Old World flycatchers' family tree mapped

Old World flycatchers' family tree mapped
The European Robin is more closely related to the Afrotropical White-browed Robin-Chat than to the east Asian Japanese Robin, despite the close similarity in appearance between the European and Japanese Robins and the strongly different plumages of the European Robin and the White-browed Robin-Chat. The similarity between the two robins is an example of convergent evolution, which means that species can independently evolve similar appearances, for example due to similar life styles. The Thrush Nightingale and Bluethroat are close relatives and also more closely related to the Japanese Robin than to the European Robin. However, the nearest relative of the Bluethroat occurs in the Himalayas and Chinese mountains. Credit: Tomas Carlberg, Hans Bister and Craig Brelsford/shanghaibirding.com.

The European robin's closest relatives are found in tropical Africa. The European robin is therefore not closely related to the Japanese robin, despite their close similarity in appearance. This is confirmed by a new study of the Old World flycatcher family, to which these birds belong. The study comprises 92 percent of the more than 300 species in this family.

"The fact that the European and Japanese robins are so similar-looking despite not being closely related is one of many examples of so-called convergent evolution in this group of birds. Similarities in appearance can evolve in , e.g., as a result of similarities in lifestyle," says Per Alström from Uppsala University, who is one of the researchers behind the study published in Molecular Phylogenetics and Evolution.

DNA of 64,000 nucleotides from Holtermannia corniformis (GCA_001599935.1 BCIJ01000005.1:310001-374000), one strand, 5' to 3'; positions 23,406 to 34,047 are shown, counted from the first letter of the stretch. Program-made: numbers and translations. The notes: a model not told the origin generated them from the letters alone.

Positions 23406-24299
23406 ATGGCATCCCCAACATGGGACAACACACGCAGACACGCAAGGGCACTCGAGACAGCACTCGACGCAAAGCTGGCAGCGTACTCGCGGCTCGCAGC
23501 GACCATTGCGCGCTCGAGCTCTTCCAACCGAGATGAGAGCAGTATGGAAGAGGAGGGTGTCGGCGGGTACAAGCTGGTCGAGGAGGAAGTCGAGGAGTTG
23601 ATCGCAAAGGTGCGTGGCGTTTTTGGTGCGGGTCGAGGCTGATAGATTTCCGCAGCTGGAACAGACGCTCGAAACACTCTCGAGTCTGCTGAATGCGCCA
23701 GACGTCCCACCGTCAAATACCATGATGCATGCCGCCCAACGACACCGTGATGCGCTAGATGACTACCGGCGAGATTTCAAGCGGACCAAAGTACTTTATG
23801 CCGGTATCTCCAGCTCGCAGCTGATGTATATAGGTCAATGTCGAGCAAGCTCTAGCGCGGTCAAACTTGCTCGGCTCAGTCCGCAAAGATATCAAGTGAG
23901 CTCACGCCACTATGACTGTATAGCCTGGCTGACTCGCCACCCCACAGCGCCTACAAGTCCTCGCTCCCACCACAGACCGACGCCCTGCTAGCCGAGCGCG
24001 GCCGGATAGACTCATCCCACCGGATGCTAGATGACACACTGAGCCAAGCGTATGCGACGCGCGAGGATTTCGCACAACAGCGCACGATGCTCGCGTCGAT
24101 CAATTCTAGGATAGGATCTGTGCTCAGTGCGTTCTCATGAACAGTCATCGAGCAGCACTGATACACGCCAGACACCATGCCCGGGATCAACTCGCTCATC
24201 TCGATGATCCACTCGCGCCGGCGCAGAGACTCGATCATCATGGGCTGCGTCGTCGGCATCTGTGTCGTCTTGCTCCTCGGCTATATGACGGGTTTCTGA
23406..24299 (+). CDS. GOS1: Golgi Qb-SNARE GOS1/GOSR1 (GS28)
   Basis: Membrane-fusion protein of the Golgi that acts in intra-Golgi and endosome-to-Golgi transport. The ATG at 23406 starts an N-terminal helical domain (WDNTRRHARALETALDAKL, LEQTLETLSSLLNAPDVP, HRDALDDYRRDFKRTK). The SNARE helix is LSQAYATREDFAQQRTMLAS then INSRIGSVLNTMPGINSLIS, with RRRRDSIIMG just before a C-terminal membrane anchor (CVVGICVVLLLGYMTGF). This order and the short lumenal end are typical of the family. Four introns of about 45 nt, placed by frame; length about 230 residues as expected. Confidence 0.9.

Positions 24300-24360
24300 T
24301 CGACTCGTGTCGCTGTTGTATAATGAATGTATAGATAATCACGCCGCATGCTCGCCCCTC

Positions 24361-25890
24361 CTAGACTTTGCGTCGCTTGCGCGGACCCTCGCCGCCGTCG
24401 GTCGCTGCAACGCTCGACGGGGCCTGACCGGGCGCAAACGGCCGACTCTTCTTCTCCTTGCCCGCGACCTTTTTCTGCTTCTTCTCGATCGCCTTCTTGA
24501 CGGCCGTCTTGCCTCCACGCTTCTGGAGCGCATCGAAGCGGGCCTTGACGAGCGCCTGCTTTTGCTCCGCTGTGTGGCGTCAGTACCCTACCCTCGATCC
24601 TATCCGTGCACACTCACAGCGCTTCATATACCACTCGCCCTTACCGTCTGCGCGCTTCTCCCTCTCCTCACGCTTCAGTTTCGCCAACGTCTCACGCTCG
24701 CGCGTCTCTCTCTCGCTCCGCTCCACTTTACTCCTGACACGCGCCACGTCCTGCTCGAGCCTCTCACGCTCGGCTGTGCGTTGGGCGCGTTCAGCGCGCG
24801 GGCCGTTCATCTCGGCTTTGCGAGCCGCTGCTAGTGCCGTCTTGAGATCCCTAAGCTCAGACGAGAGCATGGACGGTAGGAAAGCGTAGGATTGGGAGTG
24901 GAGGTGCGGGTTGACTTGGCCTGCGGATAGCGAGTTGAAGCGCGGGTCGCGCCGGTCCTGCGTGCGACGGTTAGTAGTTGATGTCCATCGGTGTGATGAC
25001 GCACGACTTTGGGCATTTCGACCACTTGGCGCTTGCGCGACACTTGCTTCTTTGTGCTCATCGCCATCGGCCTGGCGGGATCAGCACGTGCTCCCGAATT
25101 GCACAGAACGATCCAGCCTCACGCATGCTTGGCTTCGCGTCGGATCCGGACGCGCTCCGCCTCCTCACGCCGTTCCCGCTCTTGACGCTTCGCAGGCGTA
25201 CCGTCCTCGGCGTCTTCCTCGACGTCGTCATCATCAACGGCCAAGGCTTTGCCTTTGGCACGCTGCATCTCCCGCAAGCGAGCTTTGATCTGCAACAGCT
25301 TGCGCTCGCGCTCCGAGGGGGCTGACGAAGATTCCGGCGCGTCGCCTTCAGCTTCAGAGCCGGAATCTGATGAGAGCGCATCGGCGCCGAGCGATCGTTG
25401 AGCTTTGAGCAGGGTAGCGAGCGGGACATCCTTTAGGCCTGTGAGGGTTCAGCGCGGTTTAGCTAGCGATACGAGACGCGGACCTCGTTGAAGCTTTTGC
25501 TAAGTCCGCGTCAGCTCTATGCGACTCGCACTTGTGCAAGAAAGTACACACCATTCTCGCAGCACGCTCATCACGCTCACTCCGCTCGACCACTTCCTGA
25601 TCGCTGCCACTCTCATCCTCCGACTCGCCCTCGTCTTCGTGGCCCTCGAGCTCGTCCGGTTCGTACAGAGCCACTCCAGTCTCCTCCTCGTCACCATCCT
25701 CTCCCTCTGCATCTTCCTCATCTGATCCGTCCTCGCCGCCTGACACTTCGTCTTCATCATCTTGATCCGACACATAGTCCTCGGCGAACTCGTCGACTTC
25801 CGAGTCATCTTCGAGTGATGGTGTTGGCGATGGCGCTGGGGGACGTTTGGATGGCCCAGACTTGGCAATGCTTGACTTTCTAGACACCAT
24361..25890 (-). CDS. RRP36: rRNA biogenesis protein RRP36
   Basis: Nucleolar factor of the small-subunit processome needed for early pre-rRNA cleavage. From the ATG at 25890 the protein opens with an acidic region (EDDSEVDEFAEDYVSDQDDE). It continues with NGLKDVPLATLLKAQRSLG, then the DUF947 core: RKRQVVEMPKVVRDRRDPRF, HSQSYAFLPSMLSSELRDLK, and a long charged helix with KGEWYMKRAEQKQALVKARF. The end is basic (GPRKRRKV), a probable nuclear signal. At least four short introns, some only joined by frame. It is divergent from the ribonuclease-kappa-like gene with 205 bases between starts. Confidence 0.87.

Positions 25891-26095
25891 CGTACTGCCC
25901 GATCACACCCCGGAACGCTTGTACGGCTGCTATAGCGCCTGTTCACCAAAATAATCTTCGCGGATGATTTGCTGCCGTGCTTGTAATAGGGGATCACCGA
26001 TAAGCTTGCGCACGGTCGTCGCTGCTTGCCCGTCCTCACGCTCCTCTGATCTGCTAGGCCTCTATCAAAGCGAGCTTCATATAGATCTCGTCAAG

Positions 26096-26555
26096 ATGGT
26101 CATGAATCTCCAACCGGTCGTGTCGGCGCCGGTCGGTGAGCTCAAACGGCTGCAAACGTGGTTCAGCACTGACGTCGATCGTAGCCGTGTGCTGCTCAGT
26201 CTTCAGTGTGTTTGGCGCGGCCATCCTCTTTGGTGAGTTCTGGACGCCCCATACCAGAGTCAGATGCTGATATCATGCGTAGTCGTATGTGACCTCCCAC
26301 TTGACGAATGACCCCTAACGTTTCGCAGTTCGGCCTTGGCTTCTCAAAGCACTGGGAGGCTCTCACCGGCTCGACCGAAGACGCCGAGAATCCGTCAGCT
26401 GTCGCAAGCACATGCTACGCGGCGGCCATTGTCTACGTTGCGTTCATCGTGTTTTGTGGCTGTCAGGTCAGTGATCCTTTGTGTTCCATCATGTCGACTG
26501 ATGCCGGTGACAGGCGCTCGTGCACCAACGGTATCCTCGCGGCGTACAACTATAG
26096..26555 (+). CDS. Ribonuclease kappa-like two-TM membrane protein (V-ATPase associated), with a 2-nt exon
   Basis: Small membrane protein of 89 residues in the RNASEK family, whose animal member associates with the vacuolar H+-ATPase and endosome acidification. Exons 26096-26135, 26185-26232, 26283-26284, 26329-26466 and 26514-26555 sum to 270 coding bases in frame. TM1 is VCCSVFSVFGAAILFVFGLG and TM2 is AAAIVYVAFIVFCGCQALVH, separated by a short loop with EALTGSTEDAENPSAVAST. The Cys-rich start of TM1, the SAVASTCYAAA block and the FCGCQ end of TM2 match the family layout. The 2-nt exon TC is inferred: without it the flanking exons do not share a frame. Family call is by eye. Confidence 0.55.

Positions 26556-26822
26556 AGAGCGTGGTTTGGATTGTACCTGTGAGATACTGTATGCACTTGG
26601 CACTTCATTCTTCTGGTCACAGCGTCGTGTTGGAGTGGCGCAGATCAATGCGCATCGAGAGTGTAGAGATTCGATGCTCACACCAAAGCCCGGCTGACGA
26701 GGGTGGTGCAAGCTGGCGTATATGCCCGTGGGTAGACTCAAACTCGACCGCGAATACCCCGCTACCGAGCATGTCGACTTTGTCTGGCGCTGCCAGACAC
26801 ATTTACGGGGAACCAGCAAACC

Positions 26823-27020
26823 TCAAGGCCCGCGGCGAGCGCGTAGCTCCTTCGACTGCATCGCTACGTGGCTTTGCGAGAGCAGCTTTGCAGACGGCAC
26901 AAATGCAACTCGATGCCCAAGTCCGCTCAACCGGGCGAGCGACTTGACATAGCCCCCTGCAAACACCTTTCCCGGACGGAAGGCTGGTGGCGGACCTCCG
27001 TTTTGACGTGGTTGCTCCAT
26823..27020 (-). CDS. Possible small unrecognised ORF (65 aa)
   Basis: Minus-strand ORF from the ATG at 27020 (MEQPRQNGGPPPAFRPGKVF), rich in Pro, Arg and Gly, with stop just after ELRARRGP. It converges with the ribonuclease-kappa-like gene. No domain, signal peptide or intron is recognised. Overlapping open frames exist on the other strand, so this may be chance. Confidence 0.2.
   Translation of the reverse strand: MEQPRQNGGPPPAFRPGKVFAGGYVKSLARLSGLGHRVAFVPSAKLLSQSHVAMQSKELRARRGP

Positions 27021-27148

The Old World flycatcher family comprises birds belonging to more than 300 species that are distributed across Europe, Asia and Africa. The family includes not only flycatchers, but also nightingales, chats, wheatears, redstarts, whistling-thrushes, forktails and other exotic groups. Twelve species breed in Sweden, of which the European , the pied flycatcher and the thrush nightingale are the most well-known. All except three of these species winter in sub-Saharan Africa or southern Asia.

Researchers from Uppsala University, the University of Gothenburg and the University of Florida have used DNA to reconstruct the of 92 percent of the in the Old World flycatcher family. This study confirms previous findings regarding relationships as well as revealing new, unexpected relationships.

"Species that are named flycatchers are placed on many different branches in the family tree, and hence belong to groups that are not closely related. With respect to the Swedish flycatchers, the pied, collared and red-breasted flycatchers are closely related to each other, while the spotted flycatcher is a more distant relative."

Uppsala University has a long tradition of research on flycatchers, especially on pied and collared flycatchers. The present study supports the hypothesis that the bluethroat, which is colloquially called "the nightingale of the Swedish mountains", has its closest relative in the Himalayas and the mountains of China.

"I never cease to be surprised by the many unexpected relationships that are revealed by DNA analyses," says Per Alström.

More information: Min Zhao et al, A near-complete and time-calibrated phylogeny of the Old World flycatchers, robins and chats (Aves, Muscicapidae), Molecular Phylogenetics and Evolution (2022). DOI: 10.1016/j.ympev.2022.107646

Provided by Uppsala University

Citation: Old World flycatchers' family tree mapped (2022, November 23) retrieved 28 November 2022 from https://phys.org/news/2022-11-world-flycatchers-family-tree.html
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